Stingers’ Philippe Sanche is as Tough as They Come

Philippe Sanche Brings a Rare Toughness and Determination to Stingers Men’s Hockey

Sanche has made it his trademark to notoriously difficult to play against. Photo Caroline Marsh.

When you say the name Philippe Sanche to those who know him, you get a myriad of stories—all accentuating the same thing.

For Concordia Stingers men’s hockey coach Marc-André Élement, it’s when his captain blocked two painful shots late in a game last year, had to go back out for another shift seconds later, and then went right back down to block another.

For Sanche’s teammate Tyler Hylland, it was when the two played junior hockey together. Sanche had missed a major part of the season due to injury, coming back just before the playoffs. Their Blainville-Boisbriand Armada team was expected to be eliminated quickly in the first round by a much stronger opponent in the Val d’Or Foreurs, which won 49 games to their 23.

Instead, Sanche brought his team to the largest upset in the history of the Quebec Major Junior Hockey League, leading his team in points and scoring the series-winning goal in triple overtime.

“No one better could have scored that goal,” said Hylland.

Those around Sanche will tell story after story about him getting beaten down, hurt, or just put behind the eight ball. They all have the same ending: him jumping right back into the fight.

“If you get hit, you gotta get back up and keep working. It’s what I’ve always done to end up where I am now. It’s part of me,” said Sanche.

Sure, in sports you tend to hear plenty of that tough talk, combined with clichés like “fall down seven times, get up eight.” Lots of athletes say that’s who they are.

But few are the smallest player in their league, take as much abuse as Sanche does every night, and continue to play a punishing style of hockey.

At five-foot-five, Sanche is the smallest player in Ontario University Athletics hockey. He’s also consistently one of the most dangerous, skilled, productive players in the league. He’s never been one to let his height hold him back.

The moment he was able to play contact hockey in bantam, he went out and started throwing hits.

“I always liked the physicality of the game. I was always trying to hit the bigger guys,” laughed Sanche.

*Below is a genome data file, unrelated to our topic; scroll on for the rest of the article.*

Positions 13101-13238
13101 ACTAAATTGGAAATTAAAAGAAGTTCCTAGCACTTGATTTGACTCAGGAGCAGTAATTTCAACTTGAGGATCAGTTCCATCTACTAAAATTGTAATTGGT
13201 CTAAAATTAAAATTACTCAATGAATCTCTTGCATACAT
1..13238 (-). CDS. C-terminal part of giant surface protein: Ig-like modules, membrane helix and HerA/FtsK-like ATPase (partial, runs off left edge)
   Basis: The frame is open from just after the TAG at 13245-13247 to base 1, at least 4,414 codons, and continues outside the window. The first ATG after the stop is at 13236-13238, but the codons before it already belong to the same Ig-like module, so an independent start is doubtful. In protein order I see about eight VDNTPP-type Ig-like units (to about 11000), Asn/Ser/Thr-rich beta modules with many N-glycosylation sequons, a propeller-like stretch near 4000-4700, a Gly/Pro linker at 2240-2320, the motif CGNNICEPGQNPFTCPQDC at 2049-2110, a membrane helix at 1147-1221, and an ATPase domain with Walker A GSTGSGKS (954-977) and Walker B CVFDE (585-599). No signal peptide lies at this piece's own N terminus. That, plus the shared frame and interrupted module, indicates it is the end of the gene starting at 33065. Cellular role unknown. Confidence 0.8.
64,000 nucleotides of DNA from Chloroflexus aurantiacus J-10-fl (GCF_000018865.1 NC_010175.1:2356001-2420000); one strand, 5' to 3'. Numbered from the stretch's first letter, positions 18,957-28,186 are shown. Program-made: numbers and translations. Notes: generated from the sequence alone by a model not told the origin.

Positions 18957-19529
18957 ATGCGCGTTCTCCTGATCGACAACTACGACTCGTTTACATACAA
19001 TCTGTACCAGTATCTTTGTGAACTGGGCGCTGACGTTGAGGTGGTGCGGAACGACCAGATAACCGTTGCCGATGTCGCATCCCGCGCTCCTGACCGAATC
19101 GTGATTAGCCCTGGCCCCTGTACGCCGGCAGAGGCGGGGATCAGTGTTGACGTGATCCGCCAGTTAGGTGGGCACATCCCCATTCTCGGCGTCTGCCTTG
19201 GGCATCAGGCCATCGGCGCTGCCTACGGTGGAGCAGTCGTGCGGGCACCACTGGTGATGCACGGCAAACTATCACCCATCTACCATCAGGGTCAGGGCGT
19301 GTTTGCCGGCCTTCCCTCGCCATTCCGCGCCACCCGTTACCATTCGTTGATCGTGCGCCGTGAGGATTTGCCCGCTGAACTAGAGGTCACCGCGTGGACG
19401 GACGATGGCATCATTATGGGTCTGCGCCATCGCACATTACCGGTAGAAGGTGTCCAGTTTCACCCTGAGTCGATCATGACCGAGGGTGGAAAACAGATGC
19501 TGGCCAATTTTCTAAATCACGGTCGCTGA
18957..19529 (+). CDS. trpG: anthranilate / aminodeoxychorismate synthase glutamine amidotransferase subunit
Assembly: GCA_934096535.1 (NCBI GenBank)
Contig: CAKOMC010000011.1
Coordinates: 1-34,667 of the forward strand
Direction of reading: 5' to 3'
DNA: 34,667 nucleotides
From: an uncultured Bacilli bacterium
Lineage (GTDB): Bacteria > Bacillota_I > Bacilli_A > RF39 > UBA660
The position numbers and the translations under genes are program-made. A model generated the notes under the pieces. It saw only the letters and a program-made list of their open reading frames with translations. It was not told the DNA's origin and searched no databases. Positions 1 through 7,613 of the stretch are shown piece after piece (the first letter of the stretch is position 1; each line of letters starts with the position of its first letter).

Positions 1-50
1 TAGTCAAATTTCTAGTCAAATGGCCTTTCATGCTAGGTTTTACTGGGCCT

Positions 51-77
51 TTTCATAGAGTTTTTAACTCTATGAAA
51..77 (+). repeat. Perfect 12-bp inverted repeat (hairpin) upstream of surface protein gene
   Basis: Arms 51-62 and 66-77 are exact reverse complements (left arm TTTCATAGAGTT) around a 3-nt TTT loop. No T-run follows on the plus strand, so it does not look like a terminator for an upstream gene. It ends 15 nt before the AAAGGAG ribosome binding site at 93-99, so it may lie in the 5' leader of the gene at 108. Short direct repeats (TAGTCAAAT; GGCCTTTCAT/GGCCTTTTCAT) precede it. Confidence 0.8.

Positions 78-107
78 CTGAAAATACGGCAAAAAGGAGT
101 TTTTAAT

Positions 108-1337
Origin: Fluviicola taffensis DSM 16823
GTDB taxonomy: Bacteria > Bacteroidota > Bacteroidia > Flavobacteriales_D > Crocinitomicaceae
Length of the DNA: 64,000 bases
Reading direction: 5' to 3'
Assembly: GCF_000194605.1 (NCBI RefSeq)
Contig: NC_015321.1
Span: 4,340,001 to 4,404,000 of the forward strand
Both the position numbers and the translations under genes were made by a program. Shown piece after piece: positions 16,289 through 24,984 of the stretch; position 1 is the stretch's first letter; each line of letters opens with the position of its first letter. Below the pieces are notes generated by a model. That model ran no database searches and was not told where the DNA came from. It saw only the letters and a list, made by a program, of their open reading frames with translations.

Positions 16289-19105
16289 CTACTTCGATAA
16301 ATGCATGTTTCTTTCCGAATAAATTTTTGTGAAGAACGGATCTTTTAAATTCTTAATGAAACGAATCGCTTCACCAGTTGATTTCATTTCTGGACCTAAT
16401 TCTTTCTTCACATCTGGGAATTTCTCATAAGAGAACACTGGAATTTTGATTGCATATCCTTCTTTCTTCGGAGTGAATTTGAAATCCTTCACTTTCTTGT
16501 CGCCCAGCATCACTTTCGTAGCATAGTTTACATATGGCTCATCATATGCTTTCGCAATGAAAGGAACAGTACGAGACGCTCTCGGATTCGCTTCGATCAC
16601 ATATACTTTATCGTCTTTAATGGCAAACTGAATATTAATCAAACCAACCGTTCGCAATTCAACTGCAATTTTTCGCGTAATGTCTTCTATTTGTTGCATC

While he might not have let his size be a barrier, others have doubted him plenty.
In his first year of midget AAA, he was cut from the team for being too small and sent down a level to midget espoir.

“It went into my brain. I wanted to prove something—to prove I was good enough to play in that league,” said Sanche. “It was just something to motivate me.”

He put up impressive numbers with top minutes and built a strong reputation. So strong that in his first year of hockey in the QMJHL, he was right away given plenty of playing time and a spot on the powerplay, a place reserved for the best offensive producers.

From there, his production soared. He scored 200 points in 210 games with the Armada over his years in junior. When he got to Concordia, nothing changed. He scored 30 points in 26 games in his rookie season and has averaged at least a point per game in every full season he’s played.

When asked about Sanche’s skills, Élement listed the collection of things that he likes about his player. There’s the deadly wrist shot, the defensive strength, the poise, and the toughness, he said, before laughing and adding how annoying Sanche is to play against.
Coaches and players alike have said how much they hate playing against Sanche and how much of a pest he is. He’ll hit you, throw some trash talk in, get in every opposing player’s face, and grind you out every second he’s on the ice. He’s a master of getting under people’s skin.

Sanche knows how good he is at that; it’s something he takes pride in, even if it’s not always the most painless strategy. Yes, it will get players off their game, but it also means them coming after him with the checks, elbows, and high sticks that he takes time and time again.

He’s fine with that trade-off.

“[It’s] his heart and his balls. He’s just not scared of anyone. He’s not the biggest guy out there.”
Tyler Hylland